The inexperience of North Korea’s new leader likely implies a “wait-and-see” approach.
[Note: The views expressed in this article are the author’s own and do not represent those of the US Government, the Department of Defense, or the Navy.]
The passing of Kim Jong Il was a surprise. Despite the 2008 stroke, Kim Jong Il had been looking better recently and most believed he might have another year or two. But that was not the case and so begins the watching and waiting to see how the second transfer of power in the history of the Democratic People’s Republic of Korea (DPRK) transpires, this time from Kim Jong Il to his 28-year-old son Kim Jong Un.
In fall 2010, Kim Jong Il began the process of moving his son into positions of power, with the most important being Vice Chairman of the Central Military Commission in order to prepare him for succession. However, Kim Jong Un has held these positions for only a short time, and has not acquired sufficient leadership to be fully in control after his father’s passing. Instead, a collective of the party and the military will rule North Korea with extensive guidance from Kim Jong Un’s uncle, Jang Song Taek and his aunt (Kim Jong Il’s sister) Kim Kyong Hui.
When the Korean Workers’ Party announced Kim Jong Il’s death, the party made it clear that Kim Jong Un is “the great successor to the revolution” and “the eminent leader of the military and the people.” These words indicate that in name, Kim Jong Un has succeeded his father, but true power will be held by senior leaders for the time being. Some have predicted that Kim Jong Un will not be in power for long, but his lineage is an important reason to keep him as the leader of North Korea. Kim Jong Un is still the grandson of the “Great Leader” and the son of the “Dear Leader,” which counts for a lot in North Korea.
Among the many questions shared by Korean analysts is the impact Kim Jong Il’s passing may have on North Korea’s foreign policy. As with many assessments regarding North Korea, it is a difficult question to answer because the Democratic People’s Republic of Korea (DPRK) is one of the most opaque regimes in the world. Yet it appears unlikely that there will be much change in North Korea’s foreign policy positions in the short term. The North Korean leadership will be far too preoccupied with domestic matters for there to be any significant shifts or new initiatives in foreign policy in the months ahead . Moreover, given the political uncertainties, it is doubtful that any North Korean leaders will be willing to take the risk of proposing major changes to the existing foreign policy. Thus, it is too early to tell if there is any possibility that there will be even slight adjustments in DPRK’s foreign policy.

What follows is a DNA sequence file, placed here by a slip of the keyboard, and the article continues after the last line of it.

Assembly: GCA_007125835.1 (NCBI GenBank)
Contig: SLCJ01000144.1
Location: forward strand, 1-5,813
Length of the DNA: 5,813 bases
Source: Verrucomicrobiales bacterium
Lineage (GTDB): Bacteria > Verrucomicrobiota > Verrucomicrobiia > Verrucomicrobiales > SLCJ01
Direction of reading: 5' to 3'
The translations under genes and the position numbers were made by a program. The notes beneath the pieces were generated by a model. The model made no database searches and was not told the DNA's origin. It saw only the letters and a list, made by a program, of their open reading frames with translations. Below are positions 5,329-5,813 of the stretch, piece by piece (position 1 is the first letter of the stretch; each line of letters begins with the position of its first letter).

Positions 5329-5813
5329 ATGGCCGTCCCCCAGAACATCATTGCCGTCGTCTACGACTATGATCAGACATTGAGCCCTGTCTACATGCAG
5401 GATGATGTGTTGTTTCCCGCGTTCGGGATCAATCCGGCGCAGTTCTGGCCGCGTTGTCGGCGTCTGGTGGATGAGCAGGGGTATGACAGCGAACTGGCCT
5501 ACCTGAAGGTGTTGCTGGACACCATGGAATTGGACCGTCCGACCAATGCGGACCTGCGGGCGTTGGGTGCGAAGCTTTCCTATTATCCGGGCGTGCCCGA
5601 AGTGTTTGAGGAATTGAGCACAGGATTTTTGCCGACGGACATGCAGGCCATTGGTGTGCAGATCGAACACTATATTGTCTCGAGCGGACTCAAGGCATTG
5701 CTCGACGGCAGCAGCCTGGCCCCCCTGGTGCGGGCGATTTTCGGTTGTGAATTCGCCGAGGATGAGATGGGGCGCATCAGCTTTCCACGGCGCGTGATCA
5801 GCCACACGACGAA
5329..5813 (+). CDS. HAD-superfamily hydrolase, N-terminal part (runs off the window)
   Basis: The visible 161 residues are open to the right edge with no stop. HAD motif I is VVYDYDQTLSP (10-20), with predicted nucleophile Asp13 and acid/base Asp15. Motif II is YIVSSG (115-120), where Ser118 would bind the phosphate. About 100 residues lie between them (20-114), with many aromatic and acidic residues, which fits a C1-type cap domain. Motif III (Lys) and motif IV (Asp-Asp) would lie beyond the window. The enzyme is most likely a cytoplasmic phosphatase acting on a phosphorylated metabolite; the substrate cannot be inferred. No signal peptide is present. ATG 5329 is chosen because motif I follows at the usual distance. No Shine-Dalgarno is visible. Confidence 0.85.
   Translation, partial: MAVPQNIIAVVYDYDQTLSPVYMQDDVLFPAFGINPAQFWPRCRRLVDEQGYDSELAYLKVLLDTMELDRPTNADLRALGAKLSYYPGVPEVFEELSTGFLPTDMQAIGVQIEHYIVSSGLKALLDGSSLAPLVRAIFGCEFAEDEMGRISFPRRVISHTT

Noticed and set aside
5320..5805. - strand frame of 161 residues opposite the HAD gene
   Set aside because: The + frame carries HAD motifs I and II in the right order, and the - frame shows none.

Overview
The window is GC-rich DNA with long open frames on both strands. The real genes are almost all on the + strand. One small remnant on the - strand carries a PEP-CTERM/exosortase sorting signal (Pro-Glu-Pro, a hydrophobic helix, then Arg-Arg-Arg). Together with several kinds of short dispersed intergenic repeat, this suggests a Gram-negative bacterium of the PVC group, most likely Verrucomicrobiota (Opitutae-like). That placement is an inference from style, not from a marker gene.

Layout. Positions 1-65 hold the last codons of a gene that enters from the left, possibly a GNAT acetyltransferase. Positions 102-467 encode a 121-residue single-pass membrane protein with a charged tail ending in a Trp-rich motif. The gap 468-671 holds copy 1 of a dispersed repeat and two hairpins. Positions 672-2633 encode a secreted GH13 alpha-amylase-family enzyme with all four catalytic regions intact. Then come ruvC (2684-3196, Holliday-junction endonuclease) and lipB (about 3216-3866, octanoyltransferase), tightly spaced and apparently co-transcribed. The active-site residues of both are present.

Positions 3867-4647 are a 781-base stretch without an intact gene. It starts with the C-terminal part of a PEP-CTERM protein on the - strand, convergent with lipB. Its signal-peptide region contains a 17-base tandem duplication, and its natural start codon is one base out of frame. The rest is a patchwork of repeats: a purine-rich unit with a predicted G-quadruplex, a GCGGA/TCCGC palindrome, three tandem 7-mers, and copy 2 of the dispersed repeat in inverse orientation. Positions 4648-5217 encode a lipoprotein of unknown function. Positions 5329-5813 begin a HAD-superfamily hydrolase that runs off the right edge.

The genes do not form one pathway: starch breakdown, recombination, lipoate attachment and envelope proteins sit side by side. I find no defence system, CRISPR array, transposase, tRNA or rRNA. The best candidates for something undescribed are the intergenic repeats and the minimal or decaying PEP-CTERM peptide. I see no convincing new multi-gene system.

In many respects, the dynamics that have influenced North Korean foreign policy have not changed. North Korea remains in a complex strategic region and faces what it sees as a number of serious security challenges. For the moment, senior leaders in the party and military dominate decision-making and it is unlikely they will have much interest in pursuing different foreign policy directions. This includes their nuclear weapons program—even with Kim Jong Il gone, it is unlikely that the DPRK will give up its ambition to be a nuclear power. One potential wildcard is the possibility that North Korean leaders will take some type of provocative action to bolster Kim Jong Un’s national security credentials, of which he has few, or to deter adversaries that might believe North Korea is vulnerable during this uncertain time. Among the potential provocations is a ballistic missile test, a third nuclear weapons test, possibly one based on its new uranium enrichment program, or another Yeonpyeongdo-type military incident. However, North Korean leaders will likely be more reserved on this front than many analysts predict, particularly for any type of military action.
The DPRK leadership knows they are likely to face a more determined response from the South than in the past. Seoul has said it would respond forcefully to another military provocation and there is little doubt this would not be the case. There is also evidence that China has expressed strong displeasure to North Korea over past provocations, albeit far more quietly than South Korean and US leaders had wished. North Korea desperately needs to maintain good ties with China and is unlikely to risk provoking Beijing’s ire. The chief danger here is that North Korean leaders may believe that the costs of a provocative action will be outweighed by the domestic political gains in unifying the country through a challenge to South Korea and the US, an action that could be a serious miscalculation. However, it does not appear that current circumstances will push the DPRK leadership to act desperately. It is possible that North Korea might conduct short-range missile exercises, as it did prior to announcing Kim Jong Il’s death, but these would not be viewed at the same level as other more serious actions. The more interesting question is how other countries such as South Korea, the US, and China may adjust their policy toward North Korea.
With the death of Kim Jong Il, is there an opportunity to reach out to North Korea sometime in the future to probe for the possibility of even slight change in Pyongyang’s foreign policy? There are signs that Seoul and Washington are already exploring possible initiatives in this direction. The likelihood of success given the uncertainty of DPRK politics is unclear, but is worth the effort in an attempt to test the waters for greater flexibility in the future. In the end, there may be little anyone can do outside North Korea but wait patiently to see how the transition progresses.
The views expressed in this article are the author's own and do not necessarily reflect Fair Observer’s editorial policy.
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